Friday, 11 March 2011

The Bleeding Heart Cafe.


Whilst looking for a place to have lunch in Brisbane I came across an example of a good social learning space, The Bleeding Heart cafe on Ann Street.
Not only do they have free WiFi, which was handy, the spot I choose to sit reminded me of Peter's pavilion.
On a terrace looking into a tree canopy with a high bench, wide surface and looking onto a busy thoroughfare, in this case vehicles as opposed to pedestrians.
Coincidentally it was once the Brisbane City Council School of Arts.
We can learn a lot by looking at the spaces outside of universities to help get ideas for innovative space design.
The staff were also very friendly and helpful.


2 comments:

  1. I did a little experiment yesterday that leads me to believe we are going to move right through the laptop vs. desktop question and onto the next iteration of that dilemma very quickly. I downloaded a remote desktop app onto my iPhone and literally within minutes, I had full access to my home (Mac Book) and work computer PC (Dell PC) on my iPhone with no trouble at all. The speed was good, and the mechanics of using the app on the small iPhone screen were reasonable. I imagine if I had a tablet and perhaps a bluetooth keyboard, it would have been a very good experience.

    My point is that if we can get the vast majority of what we need to conduct day-to-day transactions from the “cloud” via our handheld devices (either phone or tablet) there will really be very little need to carry a full laptop computer around, it becomes this clunky mid-range device that really offers very little functional utility, is heavy, and constantly requires recharging.

    The media center we built at UVA referenced in Nigel’s blog has 14 large screen (27” ) iMacs in it and our students flock to these machines. I think the student demand in the future will be for these large screen format, high powered machines when they need them for the handful of tasks that they can’t accomplish with their pocket/tablet devices, easy access to the “cloud” where all of their personal data and libraries (music, books, assignments, etc.) will be stored, and the ability to leverage the power of their personal devices through interconnecting technologies that automatically recognize their devices when they enter the space (no effort required on their part, the room just knows you’re there). My prediction, we’re going to move right through laptop computing into “cloud” based pocket computing very quickly.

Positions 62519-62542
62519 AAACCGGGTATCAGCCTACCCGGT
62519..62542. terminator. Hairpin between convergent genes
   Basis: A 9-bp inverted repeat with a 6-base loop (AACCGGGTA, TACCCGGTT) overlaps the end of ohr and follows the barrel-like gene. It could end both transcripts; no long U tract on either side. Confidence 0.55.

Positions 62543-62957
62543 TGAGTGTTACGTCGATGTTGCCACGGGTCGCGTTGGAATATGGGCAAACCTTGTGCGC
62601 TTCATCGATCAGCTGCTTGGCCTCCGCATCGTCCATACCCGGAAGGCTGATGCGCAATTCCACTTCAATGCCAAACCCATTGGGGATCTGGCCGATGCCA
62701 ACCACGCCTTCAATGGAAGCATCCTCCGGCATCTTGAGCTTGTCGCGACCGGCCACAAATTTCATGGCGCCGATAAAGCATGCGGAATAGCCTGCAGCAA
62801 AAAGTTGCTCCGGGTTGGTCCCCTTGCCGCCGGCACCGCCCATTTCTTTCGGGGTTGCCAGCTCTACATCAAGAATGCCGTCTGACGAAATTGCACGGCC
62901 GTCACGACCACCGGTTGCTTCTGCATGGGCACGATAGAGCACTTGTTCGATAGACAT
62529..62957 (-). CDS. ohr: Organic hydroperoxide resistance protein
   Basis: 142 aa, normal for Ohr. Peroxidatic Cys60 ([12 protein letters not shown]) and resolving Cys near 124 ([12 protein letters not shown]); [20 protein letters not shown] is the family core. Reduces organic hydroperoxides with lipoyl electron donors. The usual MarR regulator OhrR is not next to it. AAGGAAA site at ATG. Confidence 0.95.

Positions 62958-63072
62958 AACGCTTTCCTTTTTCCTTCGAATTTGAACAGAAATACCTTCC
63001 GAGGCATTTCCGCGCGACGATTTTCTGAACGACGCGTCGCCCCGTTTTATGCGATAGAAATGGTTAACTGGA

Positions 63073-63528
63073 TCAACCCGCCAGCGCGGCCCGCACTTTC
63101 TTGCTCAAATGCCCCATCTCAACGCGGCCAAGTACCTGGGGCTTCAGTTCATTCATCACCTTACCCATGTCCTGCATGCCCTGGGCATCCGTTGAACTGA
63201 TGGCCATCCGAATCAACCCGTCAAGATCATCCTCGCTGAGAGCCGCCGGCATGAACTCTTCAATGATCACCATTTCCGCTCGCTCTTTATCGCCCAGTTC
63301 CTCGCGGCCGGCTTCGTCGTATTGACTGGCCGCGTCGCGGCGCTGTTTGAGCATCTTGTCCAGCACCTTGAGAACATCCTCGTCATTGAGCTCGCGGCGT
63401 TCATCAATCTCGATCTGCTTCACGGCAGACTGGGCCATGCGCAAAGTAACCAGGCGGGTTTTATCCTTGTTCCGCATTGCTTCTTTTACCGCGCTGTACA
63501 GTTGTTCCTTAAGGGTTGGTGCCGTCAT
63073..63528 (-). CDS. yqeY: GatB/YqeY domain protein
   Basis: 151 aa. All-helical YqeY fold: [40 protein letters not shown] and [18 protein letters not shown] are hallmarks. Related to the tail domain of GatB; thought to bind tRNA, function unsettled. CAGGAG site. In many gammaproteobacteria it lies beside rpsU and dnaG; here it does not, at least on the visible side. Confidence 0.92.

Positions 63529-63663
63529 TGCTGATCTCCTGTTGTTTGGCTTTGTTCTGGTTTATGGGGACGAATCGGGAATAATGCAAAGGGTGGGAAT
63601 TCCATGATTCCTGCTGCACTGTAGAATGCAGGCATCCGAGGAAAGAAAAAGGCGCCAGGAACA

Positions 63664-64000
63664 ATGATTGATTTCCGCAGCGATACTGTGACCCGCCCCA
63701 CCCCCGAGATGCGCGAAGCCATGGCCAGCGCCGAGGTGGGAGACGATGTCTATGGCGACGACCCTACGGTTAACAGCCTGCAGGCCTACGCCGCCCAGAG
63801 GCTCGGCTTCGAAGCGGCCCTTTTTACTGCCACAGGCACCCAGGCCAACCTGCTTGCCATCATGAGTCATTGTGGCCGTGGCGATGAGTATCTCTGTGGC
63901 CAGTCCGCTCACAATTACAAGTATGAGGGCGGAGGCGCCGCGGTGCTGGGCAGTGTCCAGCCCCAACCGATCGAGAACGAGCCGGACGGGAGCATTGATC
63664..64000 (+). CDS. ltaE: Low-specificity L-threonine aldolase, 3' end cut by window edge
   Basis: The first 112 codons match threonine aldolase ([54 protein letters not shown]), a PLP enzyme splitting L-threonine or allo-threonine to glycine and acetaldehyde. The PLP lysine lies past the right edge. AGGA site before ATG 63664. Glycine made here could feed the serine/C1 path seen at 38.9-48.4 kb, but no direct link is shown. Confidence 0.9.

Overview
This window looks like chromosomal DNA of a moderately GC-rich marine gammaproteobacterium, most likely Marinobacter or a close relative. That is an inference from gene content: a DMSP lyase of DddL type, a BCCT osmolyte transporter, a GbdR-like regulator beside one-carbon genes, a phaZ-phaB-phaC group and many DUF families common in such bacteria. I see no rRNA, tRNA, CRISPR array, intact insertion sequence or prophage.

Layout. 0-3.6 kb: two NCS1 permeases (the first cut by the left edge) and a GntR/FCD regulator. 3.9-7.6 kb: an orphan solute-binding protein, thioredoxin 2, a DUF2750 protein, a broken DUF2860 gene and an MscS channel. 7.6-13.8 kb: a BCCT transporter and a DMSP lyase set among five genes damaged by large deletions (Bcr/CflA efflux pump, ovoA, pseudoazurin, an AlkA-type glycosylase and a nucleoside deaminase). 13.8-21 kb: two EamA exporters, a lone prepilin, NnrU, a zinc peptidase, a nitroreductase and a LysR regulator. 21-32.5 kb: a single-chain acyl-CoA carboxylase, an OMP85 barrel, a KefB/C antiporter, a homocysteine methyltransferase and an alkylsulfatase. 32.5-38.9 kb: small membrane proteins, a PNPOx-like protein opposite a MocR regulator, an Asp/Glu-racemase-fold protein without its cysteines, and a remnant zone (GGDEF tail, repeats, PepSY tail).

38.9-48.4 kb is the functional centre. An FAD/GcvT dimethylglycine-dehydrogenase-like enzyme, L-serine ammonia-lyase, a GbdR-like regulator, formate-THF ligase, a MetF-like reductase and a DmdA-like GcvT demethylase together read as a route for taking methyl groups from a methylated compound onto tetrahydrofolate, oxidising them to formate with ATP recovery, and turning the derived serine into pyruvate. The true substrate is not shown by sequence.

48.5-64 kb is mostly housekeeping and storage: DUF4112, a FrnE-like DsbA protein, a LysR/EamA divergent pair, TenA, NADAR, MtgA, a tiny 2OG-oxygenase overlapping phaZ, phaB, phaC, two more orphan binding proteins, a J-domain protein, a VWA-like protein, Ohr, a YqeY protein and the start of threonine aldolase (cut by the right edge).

I need to go buy an iPad to continue my research : )

    ReplyDelete
  2. I was interested in Bills' comments but I am not sure I totally agree. I am seeing students using their laptop in conjunction with the PCs we supply in labs, I mention this in an earlier post.I would like to know if others are seeing this dual processing power trend.
    Now it could be that the hand held device will be one of the processors and the provided PC \ Mac the other and Bill's prophecy will come to pass.

    What is true about all of this is that we are living in a time of massive change in the way we distribute and receive information. People are using technology in ways we had not considered and this is impacting upon space design, or should be. DESIGNERS TAKE NOTE.

    Could I ask all who read this to spare a moments thought for all the people affected by the earthquake and tsunami in Japan and the Pacific basin. It brings perspective to things that we sometimes get over concerned with.

    ReplyDelete

Follow by Email